Have a good look at what you’d like to accomplish for your project and what your goals are. Are you simply freshening a space by changing furniture, paint colours, lighting fixtures? That’s something you can hire an interior designer OR decorator for. Are you moving walls, changing your HVAC, electrical, etc, adding an addition, or generally altering your actual home in some way? That’s where you need a qualified professional- a registered interior designer is a regulated profession in Ontario where you know exactly what we need to know to earn our title of “interior designer” and we answer to our organization when we aren’t standing up to our code of ethics. Other design professionals do have extensive experience in renovations and may have a comprehensive skill set, if you hire someone like this the next step will be a very important one.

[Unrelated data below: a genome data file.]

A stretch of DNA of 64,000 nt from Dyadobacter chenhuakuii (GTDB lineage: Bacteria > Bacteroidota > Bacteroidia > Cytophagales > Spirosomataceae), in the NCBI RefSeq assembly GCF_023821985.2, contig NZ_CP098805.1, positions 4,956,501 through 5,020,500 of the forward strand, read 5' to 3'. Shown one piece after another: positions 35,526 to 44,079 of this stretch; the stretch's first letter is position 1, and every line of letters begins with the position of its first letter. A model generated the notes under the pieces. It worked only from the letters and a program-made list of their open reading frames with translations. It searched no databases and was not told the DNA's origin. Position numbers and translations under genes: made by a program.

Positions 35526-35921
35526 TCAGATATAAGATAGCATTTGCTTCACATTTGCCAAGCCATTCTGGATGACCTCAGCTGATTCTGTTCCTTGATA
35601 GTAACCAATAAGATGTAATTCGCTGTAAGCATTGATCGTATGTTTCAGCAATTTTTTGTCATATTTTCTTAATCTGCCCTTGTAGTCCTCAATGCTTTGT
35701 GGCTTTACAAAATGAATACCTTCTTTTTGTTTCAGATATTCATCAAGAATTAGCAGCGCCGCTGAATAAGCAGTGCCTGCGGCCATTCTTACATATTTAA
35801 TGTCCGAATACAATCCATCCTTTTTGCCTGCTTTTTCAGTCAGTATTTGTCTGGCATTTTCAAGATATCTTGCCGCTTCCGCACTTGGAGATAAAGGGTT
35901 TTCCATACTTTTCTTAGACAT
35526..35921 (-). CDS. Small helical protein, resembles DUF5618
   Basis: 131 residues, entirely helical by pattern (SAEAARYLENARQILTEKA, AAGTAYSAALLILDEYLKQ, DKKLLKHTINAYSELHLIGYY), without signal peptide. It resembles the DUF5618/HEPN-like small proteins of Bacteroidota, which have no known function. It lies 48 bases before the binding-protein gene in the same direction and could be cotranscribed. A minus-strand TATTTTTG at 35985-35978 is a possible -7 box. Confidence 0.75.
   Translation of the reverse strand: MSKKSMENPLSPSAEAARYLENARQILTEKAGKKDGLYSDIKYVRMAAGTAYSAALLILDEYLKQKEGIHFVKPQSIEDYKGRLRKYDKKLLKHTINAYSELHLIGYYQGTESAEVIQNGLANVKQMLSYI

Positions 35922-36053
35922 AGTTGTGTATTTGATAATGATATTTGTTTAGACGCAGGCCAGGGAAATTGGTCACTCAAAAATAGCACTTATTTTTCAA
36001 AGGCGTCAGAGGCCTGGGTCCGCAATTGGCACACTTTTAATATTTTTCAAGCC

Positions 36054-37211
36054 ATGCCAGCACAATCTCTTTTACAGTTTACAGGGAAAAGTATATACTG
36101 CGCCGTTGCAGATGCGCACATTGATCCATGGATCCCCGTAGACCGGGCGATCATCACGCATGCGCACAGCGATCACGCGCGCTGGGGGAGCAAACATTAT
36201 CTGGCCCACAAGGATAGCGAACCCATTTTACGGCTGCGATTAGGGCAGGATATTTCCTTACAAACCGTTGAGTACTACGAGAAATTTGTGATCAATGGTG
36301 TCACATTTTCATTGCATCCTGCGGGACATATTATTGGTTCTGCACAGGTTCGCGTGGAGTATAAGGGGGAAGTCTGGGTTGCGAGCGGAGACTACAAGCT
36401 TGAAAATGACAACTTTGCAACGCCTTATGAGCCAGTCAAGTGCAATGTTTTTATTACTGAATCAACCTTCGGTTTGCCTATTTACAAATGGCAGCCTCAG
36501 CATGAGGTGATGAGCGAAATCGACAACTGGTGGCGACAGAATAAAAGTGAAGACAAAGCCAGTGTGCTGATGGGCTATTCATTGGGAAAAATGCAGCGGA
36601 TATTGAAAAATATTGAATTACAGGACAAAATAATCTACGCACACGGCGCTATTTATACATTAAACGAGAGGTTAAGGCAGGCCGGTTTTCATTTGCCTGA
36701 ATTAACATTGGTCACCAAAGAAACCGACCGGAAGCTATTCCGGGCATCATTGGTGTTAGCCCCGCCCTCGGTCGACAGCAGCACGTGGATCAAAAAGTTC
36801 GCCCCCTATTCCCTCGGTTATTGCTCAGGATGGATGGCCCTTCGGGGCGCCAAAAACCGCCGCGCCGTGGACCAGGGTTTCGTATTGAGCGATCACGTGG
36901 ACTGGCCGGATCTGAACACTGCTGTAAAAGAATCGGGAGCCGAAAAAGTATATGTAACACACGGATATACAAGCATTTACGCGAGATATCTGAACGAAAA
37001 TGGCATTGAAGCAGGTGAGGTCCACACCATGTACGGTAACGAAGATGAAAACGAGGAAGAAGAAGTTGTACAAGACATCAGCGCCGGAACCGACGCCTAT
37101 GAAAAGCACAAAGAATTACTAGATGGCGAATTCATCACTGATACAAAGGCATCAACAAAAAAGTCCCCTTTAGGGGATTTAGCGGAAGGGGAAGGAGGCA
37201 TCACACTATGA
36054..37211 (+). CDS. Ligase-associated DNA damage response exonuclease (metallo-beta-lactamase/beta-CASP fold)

3: Check their references

Whether you’re hiring us, another registered interior designer, or another design professional, a very important step is asking for and checking a few references. You’re looking for past clients that have undergone similar work to your project, and a bonus can sometimes be hearing from other professionals, like contractors or consultants. You want to have a personal conversation with them and get a good idea for what their experience is like, exactly what the person you may be hiring did for them and what challenges came up. You need to check multiple references as this gives you a much fuller picture of who you’ll be working with.